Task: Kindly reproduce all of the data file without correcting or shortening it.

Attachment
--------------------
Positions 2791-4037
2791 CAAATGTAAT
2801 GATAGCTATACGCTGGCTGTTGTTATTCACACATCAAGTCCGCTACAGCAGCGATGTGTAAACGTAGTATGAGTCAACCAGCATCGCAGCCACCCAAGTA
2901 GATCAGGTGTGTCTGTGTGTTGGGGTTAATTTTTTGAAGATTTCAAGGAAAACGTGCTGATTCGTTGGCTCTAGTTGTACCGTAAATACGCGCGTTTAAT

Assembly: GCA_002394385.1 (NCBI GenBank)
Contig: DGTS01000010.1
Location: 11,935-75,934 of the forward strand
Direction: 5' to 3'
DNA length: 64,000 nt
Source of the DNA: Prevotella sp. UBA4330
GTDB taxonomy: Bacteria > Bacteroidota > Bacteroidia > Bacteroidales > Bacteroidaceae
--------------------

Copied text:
Positions 2791-4037
2791 CAAATGTAAT
2801 GATAGCTATACGCTGGCTGTTGTTATTCACACATCAAGTCCGCTACAGCAGCGATGTGTAAACGTAGTATGAGTCAACCAGCATCGCAGCCACCCAAGTA
2901 GATCAGGTGTGTCTGTGTGTTGGGGTTAATTTTTTGAAGATTTCAAGGAAAACGTGCTGATTCGTTGGCTCTAGTTGTACCGTAAATACGCGCGTTTAAT

Assembly: GCA_002394385.1 (NCBI GenBank)
Contig: DGTS01000010.1
Location: 11,935-75,934 of the forward strand
Direction: 5' to 3'
DNA length: 64,000 nt
Source of the DNA: Prevotella sp. UBA4330
GTDB taxonomy: Bacteria > Bacteroidota > Bacteroidia > Bacteroidales > Bacteroidaceae